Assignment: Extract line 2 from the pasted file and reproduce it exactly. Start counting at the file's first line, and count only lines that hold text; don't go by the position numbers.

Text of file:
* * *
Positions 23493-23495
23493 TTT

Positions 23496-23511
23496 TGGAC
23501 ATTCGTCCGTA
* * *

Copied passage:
23493 TTT